A Blind Man Experiences a Portrait of Himself for the First Time

Inspiration
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Laguna Beach-based artist Andrew Myers was showing his work at a local fair when he noticed a blind man being led through the exhibits, and having the work described to him. Myers was showing a series he called TFL (aka Topographical Facial Landscapes, each a textured portrait made up of thousands of screws),  and invited the man, without explanation, to come touch the pieces. The man lit up.

Moved by the experience, Myers worked with his representatives at Cantor Fine Art to find and produce a project specifically intended for a blind audience. Here’s a short video the gallery produced about the experience; you can read more detail about it, including Myers’ creative process, below.


Photo portrait of George Wurzel from which the project was made

This is the photo portrait of George Wurtzel from which Myers worked. Wurtzel is a blind woodworker and teacher working at Enchanted Hills, a summer camp for the visually impaired outside of Napa.  He teaches visitors how to use tools to become artisans themselves.

Early stages of tactile portrait of George Wurzel by Andrew Myers

Myers is a sculptor by training, working with oil paint, charcoal, bronze, cement, and found objects. He uses drywall screws and oil paints for his TFL series. First he draws the portrait from its photo reference.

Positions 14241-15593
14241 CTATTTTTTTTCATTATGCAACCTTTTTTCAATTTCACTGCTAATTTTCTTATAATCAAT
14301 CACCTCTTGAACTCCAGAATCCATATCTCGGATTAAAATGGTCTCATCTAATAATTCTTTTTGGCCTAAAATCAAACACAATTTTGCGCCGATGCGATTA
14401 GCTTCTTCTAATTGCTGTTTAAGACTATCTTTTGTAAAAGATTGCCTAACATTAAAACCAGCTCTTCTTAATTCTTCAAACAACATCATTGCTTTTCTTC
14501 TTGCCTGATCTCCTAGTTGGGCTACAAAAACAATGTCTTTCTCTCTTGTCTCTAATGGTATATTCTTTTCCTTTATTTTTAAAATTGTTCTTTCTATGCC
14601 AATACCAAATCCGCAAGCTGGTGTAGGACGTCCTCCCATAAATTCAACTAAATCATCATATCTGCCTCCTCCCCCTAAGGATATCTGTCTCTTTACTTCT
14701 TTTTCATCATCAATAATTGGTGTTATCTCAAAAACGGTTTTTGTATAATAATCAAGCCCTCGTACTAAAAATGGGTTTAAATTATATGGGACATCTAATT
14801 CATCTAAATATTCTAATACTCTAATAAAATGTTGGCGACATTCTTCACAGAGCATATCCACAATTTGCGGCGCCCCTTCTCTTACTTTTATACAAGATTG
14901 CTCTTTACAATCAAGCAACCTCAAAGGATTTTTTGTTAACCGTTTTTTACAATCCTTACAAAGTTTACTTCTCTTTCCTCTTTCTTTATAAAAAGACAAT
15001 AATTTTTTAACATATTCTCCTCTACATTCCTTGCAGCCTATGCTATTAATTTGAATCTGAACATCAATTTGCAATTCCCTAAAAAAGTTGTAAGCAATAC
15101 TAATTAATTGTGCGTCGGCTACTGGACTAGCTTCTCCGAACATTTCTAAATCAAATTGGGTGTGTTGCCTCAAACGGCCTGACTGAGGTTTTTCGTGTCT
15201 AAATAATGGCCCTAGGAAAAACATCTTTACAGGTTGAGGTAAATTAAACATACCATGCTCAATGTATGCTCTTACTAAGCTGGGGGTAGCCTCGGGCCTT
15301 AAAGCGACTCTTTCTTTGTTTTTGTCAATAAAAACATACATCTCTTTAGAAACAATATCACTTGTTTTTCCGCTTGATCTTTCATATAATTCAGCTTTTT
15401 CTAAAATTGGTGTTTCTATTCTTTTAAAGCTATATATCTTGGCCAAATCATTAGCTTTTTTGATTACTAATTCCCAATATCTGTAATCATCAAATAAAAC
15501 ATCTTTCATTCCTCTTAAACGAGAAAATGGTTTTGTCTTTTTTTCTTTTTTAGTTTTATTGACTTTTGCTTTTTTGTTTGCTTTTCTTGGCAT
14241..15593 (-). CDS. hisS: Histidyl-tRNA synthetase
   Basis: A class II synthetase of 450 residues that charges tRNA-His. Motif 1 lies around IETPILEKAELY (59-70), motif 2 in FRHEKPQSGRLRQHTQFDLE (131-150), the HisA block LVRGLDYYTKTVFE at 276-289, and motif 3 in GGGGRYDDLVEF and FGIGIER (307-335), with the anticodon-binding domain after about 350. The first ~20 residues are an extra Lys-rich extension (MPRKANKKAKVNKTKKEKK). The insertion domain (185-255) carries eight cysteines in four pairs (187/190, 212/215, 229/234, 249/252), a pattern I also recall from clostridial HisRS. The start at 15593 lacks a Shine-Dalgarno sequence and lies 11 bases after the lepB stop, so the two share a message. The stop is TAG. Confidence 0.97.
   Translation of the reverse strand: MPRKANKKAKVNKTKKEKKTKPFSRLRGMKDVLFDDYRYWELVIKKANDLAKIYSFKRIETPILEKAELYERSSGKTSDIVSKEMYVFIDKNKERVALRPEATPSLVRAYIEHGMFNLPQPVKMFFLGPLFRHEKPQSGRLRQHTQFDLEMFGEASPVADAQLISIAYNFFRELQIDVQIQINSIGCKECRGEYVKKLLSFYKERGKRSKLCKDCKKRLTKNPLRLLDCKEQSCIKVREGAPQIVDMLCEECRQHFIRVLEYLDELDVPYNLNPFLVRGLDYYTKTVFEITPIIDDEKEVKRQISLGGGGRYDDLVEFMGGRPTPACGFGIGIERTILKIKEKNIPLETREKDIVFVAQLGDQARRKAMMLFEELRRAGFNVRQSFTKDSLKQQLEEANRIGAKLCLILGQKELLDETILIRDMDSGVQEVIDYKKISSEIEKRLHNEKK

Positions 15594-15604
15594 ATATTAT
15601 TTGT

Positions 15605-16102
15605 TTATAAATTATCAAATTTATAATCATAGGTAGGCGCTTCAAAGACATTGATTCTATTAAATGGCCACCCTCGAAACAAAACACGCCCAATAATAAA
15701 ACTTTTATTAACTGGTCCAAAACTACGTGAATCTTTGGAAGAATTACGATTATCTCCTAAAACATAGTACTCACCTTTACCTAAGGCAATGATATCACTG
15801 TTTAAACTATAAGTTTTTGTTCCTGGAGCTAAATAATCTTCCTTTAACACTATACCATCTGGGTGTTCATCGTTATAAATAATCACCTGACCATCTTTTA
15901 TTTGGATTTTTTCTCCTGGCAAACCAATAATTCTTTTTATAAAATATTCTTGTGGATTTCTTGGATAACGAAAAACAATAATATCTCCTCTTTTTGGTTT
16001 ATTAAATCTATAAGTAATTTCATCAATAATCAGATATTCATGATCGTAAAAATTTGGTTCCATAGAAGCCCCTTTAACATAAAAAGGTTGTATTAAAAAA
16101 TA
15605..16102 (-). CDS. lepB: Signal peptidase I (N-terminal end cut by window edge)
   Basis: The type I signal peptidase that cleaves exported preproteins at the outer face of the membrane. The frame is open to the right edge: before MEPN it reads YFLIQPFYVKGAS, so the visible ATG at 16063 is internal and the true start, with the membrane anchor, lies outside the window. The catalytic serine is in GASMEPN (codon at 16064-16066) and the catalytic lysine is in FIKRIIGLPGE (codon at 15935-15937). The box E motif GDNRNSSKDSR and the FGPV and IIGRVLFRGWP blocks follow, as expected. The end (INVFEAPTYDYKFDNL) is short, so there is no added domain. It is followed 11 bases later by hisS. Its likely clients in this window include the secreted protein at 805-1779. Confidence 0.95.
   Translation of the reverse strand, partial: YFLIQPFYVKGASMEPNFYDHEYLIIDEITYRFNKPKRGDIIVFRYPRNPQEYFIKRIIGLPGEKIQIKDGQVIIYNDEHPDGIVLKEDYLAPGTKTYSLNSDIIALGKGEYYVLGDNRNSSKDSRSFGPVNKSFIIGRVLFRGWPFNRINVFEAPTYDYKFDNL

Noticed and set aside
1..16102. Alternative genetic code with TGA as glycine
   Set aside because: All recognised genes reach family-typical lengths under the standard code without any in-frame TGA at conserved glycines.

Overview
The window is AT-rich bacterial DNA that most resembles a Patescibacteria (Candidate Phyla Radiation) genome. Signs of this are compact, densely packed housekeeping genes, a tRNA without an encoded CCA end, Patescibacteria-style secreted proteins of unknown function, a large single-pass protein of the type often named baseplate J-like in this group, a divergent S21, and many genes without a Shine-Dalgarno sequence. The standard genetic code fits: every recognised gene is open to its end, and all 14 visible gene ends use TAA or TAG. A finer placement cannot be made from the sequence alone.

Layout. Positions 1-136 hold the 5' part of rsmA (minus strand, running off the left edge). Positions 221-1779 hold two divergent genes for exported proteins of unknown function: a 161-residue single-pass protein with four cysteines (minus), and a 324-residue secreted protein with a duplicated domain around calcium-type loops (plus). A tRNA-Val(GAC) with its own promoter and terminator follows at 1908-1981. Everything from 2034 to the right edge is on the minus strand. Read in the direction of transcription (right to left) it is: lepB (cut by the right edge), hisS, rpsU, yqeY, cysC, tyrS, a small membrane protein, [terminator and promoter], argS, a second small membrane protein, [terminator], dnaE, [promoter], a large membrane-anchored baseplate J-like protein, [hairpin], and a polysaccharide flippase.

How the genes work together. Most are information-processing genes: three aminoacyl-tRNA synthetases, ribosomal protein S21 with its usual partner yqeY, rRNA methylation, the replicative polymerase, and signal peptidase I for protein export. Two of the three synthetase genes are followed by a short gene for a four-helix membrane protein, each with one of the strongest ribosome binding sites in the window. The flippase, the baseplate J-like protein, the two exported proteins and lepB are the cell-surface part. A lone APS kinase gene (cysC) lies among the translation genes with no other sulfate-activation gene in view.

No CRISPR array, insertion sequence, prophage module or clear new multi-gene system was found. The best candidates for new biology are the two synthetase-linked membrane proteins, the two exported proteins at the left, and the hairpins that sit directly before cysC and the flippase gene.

Myers at work on the tactile portrait of George Wurzel

Then he drills his grid in preparation for the screws. He envisions the subject’s face as a mountain range, with the nose as its peak, and the facial contours at varying elevations.

Myers at work on the tactile portrait of George Wurzel

Tactile portrait of George Wurzel before the paint is applied

Wurtzel’s portrait took two months to complete, and was made up of 4,000 screws.

Myers at work on the tactile portrait of George Wurzel

Part of the magic of Myers’ tactile portraits are their 3D photo realism when viewed from a distance. He achieves this effect by using the paint to enhance shadows created by the contoured portrait. As many as five different colors are painted on a single screw head.

Finished tactile portrait of George Wurzel

The finished work.

George Wurzel reacts to his tactile portrait

Wurtzel after his first touch — reportedly the first time he’d been able to feel and recognize a picture of himself. He’s currently engaged in converting the space above the camp woodworking shop into a Tactile Art Center where the visually impaired can both experience and sell work.


 




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